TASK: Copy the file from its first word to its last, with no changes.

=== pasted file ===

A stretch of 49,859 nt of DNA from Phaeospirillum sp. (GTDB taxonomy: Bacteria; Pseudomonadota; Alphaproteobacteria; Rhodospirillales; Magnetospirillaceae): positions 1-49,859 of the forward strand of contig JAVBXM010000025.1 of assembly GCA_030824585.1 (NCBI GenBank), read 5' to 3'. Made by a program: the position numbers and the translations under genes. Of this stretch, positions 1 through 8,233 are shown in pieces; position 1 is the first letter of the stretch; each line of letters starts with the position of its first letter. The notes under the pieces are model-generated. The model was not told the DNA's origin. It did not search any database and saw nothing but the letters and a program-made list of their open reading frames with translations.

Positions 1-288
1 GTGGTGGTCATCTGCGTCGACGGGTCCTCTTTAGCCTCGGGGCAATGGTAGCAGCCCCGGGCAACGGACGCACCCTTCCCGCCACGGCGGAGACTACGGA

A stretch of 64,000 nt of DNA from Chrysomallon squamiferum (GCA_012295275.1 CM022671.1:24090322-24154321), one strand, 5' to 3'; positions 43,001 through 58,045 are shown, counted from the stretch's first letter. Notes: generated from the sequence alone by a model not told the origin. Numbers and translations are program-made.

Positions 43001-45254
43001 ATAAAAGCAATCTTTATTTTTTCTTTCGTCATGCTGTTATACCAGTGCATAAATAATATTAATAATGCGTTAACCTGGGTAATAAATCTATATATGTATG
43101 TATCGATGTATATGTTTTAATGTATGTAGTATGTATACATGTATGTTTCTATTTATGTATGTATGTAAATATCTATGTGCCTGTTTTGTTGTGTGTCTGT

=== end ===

A stretch of 49,859 nt of DNA from Phaeospirillum sp. (GTDB taxonomy: Bacteria; Pseudomonadota; Alphaproteobacteria; Rhodospirillales; Magnetospirillaceae): positions 1-49,859 of the forward strand of contig JAVBXM010000025.1 of assembly GCA_030824585.1 (NCBI GenBank), read 5' to 3'. Made by a program: the position numbers and the translations under genes. Of this stretch, positions 1 through 8,233 are shown in pieces; position 1 is the first letter of the stretch; each line of letters starts with the position of its first letter. The notes under the pieces are model-generated. The model was not told the DNA's origin. It did not search any database and saw nothing but the letters and a program-made list of their open reading frames with translations.

Positions 1-288
1 GTGGTGGTCATCTGCGTCGACGGGTCCTCTTTAGCCTCGGGGCAATGGTAGCAGCCCCGGGCAACGGACGCACCCTTCCCGCCACGGCGGAGACTACGGA

A stretch of 64,000 nt of DNA from Chrysomallon squamiferum (GCA_012295275.1 CM022671.1:24090322-24154321), one strand, 5' to 3'; positions 43,001 through 58,045 are shown, counted from the stretch's first letter. Notes: generated from the sequence alone by a model not told the origin. Numbers and translations are program-made.

Positions 43001-45254
43001 ATAAAAGCAATCTTTATTTTTTCTTTCGTCATGCTGTTATACCAGTGCATAAATAATATTAATAATGCGTTAACCTGGGTAATAAATCTATATATGTATG
43101 TATCGATGTATATGTTTTAATGTATGTAGTATGTATACATGTATGTTTCTATTTATGTATGTATGTAAATATCTATGTGCCTGTTTTGTTGTGTGTCTGT